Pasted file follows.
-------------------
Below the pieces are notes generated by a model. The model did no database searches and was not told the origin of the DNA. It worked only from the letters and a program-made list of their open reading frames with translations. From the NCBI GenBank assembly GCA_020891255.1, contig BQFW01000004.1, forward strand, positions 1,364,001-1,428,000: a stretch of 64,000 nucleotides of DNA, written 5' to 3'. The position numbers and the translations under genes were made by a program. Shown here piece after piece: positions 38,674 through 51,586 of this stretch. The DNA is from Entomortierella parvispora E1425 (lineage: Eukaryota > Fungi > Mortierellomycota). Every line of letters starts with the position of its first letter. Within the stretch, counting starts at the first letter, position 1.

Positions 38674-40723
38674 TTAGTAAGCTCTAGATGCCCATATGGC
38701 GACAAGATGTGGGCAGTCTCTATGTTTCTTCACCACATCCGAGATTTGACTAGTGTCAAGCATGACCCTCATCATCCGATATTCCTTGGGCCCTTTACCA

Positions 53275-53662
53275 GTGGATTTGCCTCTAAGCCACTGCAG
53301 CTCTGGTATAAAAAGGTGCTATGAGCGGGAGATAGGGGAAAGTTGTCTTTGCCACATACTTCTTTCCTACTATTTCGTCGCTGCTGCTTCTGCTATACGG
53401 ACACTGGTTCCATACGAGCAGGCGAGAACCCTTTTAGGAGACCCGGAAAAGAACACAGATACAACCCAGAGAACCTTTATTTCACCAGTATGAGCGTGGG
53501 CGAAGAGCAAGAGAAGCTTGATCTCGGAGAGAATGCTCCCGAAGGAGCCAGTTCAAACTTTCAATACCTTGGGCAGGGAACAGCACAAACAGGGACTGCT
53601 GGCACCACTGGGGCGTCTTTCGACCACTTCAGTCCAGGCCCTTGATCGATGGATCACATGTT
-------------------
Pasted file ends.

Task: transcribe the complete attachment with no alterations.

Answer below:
Below the pieces are notes generated by a model. The model did no database searches and was not told the origin of the DNA. It worked only from the letters and a program-made list of their open reading frames with translations. From the NCBI GenBank assembly GCA_020891255.1, contig BQFW01000004.1, forward strand, positions 1,364,001-1,428,000: a stretch of 64,000 nucleotides of DNA, written 5' to 3'. The position numbers and the translations under genes were made by a program. Shown here piece after piece: positions 38,674 through 51,586 of this stretch. The DNA is from Entomortierella parvispora E1425 (lineage: Eukaryota > Fungi > Mortierellomycota). Every line of letters starts with the position of its first letter. Within the stretch, counting starts at the first letter, position 1.

Positions 38674-40723
38674 TTAGTAAGCTCTAGATGCCCATATGGC
38701 GACAAGATGTGGGCAGTCTCTATGTTTCTTCACCACATCCGAGATTTGACTAGTGTCAAGCATGACCCTCATCATCCGATATTCCTTGGGCCCTTTACCA

Positions 53275-53662
53275 GTGGATTTGCCTCTAAGCCACTGCAG
53301 CTCTGGTATAAAAAGGTGCTATGAGCGGGAGATAGGGGAAAGTTGTCTTTGCCACATACTTCTTTCCTACTATTTCGTCGCTGCTGCTTCTGCTATACGG
53401 ACACTGGTTCCATACGAGCAGGCGAGAACCCTTTTAGGAGACCCGGAAAAGAACACAGATACAACCCAGAGAACCTTTATTTCACCAGTATGAGCGTGGG
53501 CGAAGAGCAAGAGAAGCTTGATCTCGGAGAGAATGCTCCCGAAGGAGCCAGTTCAAACTTTCAATACCTTGGGCAGGGAACAGCACAAACAGGGACTGCT
53601 GGCACCACTGGGGCGTCTTTCGACCACTTCAGTCCAGGCCCTTGATCGATGGATCACATGTT